Last year’s Texas Trail Roundup missed the grand opening of Confluence Park by two weeks.. This is your chance to see this amazing park that just won one of the architecture industry’s highest honors, the American Institute of Architects (AIA) Institute Honor Awards for Architecture, one of only nine awarded this year. The award recognizes design achievement in “sense of place and purpose, ecology, environmental sustainability, and history” in contemporary architecture.
It’s nearby Mission Conception and you’ll be able to see it on all but the 5km walks on Saturday.The location on Mitchell St. is at the confluence of San Pedro Creek and the San Antonio River.
The five-acre park, took more than 18 months and $13.7 million in design and construction costs to complete. It replaced a former construction storage yard. It’s most striking feature is its pavilion, which consists of concrete “petals” that stand 20 to 29 feet tall and act as rainwater catchers, funneling water into native plants and soil to irrigate the landscape. This is part of a A site-wide water catchment system which collects all the rainwater that falls on the site and feeds this water into an underground water storage tank. The concrete for each 40,000-pound petal was poured on-site. The building off to the side is an education center featuring a green roof that provides thermal mass for passive heating and cooling. The entire site is powered by a photovoltaic array providing 100% of on-site energy with extra power that turned back to the grid.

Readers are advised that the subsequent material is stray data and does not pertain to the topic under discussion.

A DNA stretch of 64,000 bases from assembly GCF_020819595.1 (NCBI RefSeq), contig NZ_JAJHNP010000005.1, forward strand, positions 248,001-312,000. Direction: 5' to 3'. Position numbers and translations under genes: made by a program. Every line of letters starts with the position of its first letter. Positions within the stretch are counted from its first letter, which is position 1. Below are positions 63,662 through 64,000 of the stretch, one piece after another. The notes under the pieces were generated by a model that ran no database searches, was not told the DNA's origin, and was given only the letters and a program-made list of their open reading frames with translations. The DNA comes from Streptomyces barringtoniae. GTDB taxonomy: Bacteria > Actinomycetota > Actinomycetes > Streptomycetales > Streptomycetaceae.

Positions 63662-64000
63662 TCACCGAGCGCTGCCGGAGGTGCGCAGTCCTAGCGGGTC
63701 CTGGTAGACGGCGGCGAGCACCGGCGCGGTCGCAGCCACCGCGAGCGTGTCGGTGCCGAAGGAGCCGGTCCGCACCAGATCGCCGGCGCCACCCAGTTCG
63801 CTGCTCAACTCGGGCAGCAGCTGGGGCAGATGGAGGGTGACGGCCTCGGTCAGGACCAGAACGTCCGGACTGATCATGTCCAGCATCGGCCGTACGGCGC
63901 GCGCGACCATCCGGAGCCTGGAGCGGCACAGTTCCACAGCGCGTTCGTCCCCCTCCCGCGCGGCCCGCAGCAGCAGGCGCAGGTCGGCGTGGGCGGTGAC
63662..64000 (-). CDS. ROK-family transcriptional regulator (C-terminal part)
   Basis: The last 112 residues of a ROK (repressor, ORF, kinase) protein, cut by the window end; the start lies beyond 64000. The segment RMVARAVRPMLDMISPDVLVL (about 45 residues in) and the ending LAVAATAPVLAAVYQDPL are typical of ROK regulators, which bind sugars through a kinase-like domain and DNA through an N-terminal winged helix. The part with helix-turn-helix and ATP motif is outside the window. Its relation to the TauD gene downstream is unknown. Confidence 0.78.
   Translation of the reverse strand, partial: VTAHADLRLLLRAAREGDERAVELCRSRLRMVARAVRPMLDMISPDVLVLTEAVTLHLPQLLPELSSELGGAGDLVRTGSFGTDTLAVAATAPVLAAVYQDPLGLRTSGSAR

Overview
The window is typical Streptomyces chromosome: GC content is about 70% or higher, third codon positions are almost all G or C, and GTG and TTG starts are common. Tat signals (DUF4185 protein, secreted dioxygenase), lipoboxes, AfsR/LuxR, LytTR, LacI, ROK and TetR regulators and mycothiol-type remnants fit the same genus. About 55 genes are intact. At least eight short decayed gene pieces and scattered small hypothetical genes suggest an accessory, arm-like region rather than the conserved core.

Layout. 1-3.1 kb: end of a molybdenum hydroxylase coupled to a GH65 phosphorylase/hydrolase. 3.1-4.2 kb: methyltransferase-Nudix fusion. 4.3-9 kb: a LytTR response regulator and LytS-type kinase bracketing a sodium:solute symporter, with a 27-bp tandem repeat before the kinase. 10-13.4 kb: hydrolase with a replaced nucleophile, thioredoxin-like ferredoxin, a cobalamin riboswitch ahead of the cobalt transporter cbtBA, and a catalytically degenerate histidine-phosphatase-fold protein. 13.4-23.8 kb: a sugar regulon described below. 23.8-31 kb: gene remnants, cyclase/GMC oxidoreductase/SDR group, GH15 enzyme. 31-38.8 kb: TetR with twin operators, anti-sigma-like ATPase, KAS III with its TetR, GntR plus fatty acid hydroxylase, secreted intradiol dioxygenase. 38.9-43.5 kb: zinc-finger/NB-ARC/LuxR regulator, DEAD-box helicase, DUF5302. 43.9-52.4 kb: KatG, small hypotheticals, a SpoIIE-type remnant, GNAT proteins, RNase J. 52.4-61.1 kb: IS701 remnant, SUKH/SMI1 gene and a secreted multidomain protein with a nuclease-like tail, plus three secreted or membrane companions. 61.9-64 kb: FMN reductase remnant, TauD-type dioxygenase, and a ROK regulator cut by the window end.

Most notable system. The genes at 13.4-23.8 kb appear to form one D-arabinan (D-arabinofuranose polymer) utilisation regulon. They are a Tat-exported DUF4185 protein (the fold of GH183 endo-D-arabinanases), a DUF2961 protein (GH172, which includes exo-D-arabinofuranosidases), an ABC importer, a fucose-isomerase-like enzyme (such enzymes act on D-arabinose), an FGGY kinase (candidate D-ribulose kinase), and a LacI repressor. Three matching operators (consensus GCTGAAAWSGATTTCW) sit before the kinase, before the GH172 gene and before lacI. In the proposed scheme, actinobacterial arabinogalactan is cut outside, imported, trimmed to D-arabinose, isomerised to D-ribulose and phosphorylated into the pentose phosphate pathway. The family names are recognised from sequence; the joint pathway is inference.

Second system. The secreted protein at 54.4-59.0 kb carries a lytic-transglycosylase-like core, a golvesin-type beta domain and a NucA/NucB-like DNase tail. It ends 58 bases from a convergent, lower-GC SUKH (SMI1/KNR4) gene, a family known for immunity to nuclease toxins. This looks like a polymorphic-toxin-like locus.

Native grasses, plants and trees are used throughout the park, which is divided into various ecosystems that include Texas Live Oak Savannah, Grassland, Trans Pecos/Chihuahuan Desert and the Mission Reach Restoration, which mimics what you see along the Mission Reach.
“Confluence Park is here to tell the story of why this place matters. Why water and resource education matters. Why telling stories to our children matters,” said Robert Amerman, executive director of the San Antonio River Foundation, which spearheaded the project.
More tha 14,000 students have attended educational programs at the park since it opened less than a year ago and events — such as yoga in the park — are regularly scheduled.